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Plan to Plan City Streetscape Plan REVEALED: Just Add Trees!

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"When your executive summary is 12 pages long, you know your plan is insane." So says the Curbed reader who alerted us to today's release of the city's Better Streets Plan, a collection of PDF's so dizzying in length and complexity that we can't even begin to imagine how a clusterfuck like the Market/ Octavia intersection came to be. Can't. Even. Imagine. Highlights, quoth the city:

· Distinctive, uni?ed streetscape design: Street trees as de?ning the streetscape rhythm; integrated site furnishings; regular pedestrian-oriented lighting; minimizing cluttering elements · Space for public life: Safe, useable public seating for neighborhood gathering; generous curb extensions for seating and landscaping; reclaiming of excess street space for public use; space for outdoor café and restaurant seating and merchant displays

More after the jump. Oh, and to wit on the "dizzying in length and complexity" snark: the city is selling hard copies of the Better Streets novel Plan for $99— what it costs to print this bitch.
· Better Streets Plan Draft for Public Review [SF Gov]
· Planning Dept. Gets $745K for Plan to Plan Mission Streetscape Plan [Curbed SF]
· Enhanced pedestrian safety: Safe, convenient pedestrian crossings; curb radii and curb extensions that slow tra?c, shorten crossing distance, and enhance visibility; pedestrian countdown signals and other pedestrian priority signals (head-start, pedestrian scramble)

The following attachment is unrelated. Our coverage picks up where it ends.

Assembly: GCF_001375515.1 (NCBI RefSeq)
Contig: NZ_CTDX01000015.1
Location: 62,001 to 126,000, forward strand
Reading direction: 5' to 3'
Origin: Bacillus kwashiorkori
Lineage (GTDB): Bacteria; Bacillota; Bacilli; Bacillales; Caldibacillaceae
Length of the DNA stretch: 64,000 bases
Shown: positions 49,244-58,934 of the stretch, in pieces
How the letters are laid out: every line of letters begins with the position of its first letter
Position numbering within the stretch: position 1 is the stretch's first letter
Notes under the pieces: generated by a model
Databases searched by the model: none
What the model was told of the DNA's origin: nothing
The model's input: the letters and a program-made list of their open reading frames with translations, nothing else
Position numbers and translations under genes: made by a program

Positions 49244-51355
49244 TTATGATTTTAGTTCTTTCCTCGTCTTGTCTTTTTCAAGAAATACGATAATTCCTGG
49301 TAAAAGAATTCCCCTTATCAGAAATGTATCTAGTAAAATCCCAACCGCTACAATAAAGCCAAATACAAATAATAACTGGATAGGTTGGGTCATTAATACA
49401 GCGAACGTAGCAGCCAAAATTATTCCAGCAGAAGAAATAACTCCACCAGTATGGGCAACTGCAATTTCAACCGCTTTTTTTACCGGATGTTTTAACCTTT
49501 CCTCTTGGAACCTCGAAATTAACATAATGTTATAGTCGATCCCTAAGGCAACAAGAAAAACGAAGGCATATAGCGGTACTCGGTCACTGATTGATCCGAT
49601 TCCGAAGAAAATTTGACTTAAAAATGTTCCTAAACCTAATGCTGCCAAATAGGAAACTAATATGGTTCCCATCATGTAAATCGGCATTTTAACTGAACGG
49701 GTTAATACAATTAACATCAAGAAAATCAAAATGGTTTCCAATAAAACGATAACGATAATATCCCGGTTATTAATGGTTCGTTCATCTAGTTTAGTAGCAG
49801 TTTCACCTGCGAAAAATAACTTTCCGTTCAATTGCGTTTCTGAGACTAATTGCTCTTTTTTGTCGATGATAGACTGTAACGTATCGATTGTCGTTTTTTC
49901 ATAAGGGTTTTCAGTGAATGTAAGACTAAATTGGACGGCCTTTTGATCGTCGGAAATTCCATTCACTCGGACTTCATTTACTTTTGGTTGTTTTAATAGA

· Improved street ecology: On-site stormwater management to reduce combined sewer over?ows; resource-e?cient elements and materials; streets as green corridors and habitat connectors.

· Universal design: Generous, unobstructed sidewalks, curb ramps for all users, accessible pedestrian signals

· Integrating pedestrians with transit: Transit rider amenities at key stops; safe, convenient pedestrian routes to transit; mutual features that bene?t pedestrian safety and comfort and transit operations, such as bus bulb-outs and boarding islands

· Creative use of parking lanes: Permanent curb extensions with seating and landscaping; landscape planters in the parking lane; ?exible, temporary use of the parking lane for restaurant seating or other uses

· Tra?c calming to reduce speeding and enhance pedestrian safety: Raised crossings and speed tables; landscaped tra?c circles

· Pedestrian-priority designs: Shared, single-surface streets on small streets and alleys; temporary or permanent street closures to vehicles; sidewalk and median pocket parks

· Extensive greening: Healthy, well-maintained urban forest; expanded sidewalk plantings; efficient utility location to provide more potential tree planting locations